17. Friedman,Daniel & Sunder,Shyam, 1994. "Experimental Methods," Cambridge Books, Cambridge University Press, number 9780521456821, Junio.
  18. Treffers, T. & Koellinger, Ph.D. & Picot, A.O., 2012. "In the Mood for Risk? A Random-Assignment Experiment Addressing the Effects of Moods on Risk Preferences," ERIM Report Series Research in Management ERS-2012-014-ORG, Erasmus Research Institute of Management (ERIM), ERIM is the joint research institute of the Rotterdam School of Management, Erasmus University and the Erasmus School of Economics (ESE) at Erasmus University Rotterdam.
  19. Kliger, Doron & Levy, Ori, 2003. "Mood-induced variation in risk preferences," Journal of Economic Behavior & Organization, Elsevier, vol. 52(4), pages 573-584, December.
  20. Paul J. Healy & Yaron Azrieli & Christopher P. Chambers, 2016. "Incentives in Experiments: A Theoretical Analysis," Working Papers 16-03, Ohio State University, Department of Economics.
  21. Charness, Gary & Gneezy, Uri & Imas, Alex, 2013. "Experimental methods: Eliciting risk preferences," Journal of Economic Behavior & Organization, Elsevier, vol. 87(C), pages 43-51.
  22. Drazen Prelec, 1998. "The Probability Weighting Function," Econometrica, Econometric Society, vol. 66(3), pages 497-528, May.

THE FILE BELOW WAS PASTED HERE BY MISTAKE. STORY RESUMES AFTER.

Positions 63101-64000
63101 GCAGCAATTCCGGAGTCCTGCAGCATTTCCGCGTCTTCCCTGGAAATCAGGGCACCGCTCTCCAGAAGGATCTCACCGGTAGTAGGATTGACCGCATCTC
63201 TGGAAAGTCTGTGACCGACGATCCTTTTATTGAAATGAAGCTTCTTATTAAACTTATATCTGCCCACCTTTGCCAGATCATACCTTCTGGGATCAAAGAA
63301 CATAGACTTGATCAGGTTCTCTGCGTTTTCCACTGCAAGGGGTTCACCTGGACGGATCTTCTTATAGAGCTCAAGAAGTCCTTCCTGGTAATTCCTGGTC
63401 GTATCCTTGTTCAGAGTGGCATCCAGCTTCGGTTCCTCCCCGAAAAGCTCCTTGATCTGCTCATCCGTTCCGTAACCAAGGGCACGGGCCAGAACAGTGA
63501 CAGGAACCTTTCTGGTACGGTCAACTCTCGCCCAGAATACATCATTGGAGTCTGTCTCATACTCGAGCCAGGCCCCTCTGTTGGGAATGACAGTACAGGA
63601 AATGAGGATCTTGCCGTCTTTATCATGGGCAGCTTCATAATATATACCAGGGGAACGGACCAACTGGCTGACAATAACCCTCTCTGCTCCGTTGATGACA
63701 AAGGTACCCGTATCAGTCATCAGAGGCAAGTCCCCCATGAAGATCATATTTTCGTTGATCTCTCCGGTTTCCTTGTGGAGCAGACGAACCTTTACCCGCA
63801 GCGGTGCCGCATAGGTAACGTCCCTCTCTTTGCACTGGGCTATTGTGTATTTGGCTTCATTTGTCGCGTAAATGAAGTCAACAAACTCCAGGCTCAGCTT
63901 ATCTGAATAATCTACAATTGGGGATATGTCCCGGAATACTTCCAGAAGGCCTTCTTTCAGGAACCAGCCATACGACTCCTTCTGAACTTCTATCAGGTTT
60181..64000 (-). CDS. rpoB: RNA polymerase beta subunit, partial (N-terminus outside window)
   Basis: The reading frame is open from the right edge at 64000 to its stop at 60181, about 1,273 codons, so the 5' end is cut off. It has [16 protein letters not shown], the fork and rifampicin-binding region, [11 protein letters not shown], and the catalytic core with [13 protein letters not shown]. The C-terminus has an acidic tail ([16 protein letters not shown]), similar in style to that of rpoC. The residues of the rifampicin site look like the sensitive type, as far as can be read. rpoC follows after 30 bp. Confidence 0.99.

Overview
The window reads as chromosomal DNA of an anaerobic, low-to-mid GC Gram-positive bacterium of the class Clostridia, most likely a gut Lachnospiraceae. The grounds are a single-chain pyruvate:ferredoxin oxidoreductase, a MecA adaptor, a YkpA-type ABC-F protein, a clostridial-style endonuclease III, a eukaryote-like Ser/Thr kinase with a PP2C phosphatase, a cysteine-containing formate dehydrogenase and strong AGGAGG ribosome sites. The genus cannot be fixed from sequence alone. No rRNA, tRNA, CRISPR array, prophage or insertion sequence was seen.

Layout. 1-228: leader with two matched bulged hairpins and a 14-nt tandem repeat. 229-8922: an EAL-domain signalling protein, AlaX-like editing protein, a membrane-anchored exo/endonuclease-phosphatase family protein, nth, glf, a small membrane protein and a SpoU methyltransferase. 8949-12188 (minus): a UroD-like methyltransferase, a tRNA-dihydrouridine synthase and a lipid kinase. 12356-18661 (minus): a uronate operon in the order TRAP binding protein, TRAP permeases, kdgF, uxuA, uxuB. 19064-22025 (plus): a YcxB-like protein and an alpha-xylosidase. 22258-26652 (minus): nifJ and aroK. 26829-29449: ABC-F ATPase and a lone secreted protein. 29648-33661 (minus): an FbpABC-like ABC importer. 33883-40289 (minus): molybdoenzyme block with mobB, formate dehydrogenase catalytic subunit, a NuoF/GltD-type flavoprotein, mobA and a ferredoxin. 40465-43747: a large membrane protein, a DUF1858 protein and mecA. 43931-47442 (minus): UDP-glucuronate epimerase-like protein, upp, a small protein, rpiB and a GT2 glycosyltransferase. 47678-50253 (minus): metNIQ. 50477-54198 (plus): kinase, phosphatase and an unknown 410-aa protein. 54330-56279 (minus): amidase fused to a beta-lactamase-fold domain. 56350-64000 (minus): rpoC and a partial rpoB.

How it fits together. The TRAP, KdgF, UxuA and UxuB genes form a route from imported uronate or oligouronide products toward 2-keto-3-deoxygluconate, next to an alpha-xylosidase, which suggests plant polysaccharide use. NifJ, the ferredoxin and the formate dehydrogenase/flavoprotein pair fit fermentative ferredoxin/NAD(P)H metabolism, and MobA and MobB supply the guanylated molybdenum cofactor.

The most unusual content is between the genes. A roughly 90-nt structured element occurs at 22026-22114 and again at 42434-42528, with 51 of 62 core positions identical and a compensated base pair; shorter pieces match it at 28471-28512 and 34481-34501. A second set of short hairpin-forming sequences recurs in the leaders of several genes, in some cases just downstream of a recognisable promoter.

Full references (including those not matched with items on IDEAS)

This item is not listed on Wikipedia, on a reading list or among the top items on IDEAS.

When requesting a correction, please mention this item's handle: RePEc:jrp:jrpwrp:2013-046. See general information about how to correct material in RePEc.

For technical questions regarding this item, or to correct its authors, title, abstract, bibliographic or download information, contact: (Markus Pasche)

If you have authored this item and are not yet registered with RePEc, we encourage you to do it here. This allows to link your profile to this item. It also allows you to accept potential citations to this item that we are uncertain about.

If references are entirely missing, you can add them using this form.

If the full references list an item that is present in RePEc, but the system did not link to it, you can help with this form.

If you know of missing items citing this one, you can help us creating those links by adding the relevant references in the same way as above, for each refering item. If you are a registered author of this item, you may also want to check the "citations" tab in your profile, as there may be some citations waiting for confirmation.

Please note that corrections may take a couple of weeks to filter through the various RePEc services.

This information is provided to you by IDEAS at the Research Division of the Federal Reserve Bank of St. Louis using RePEc data.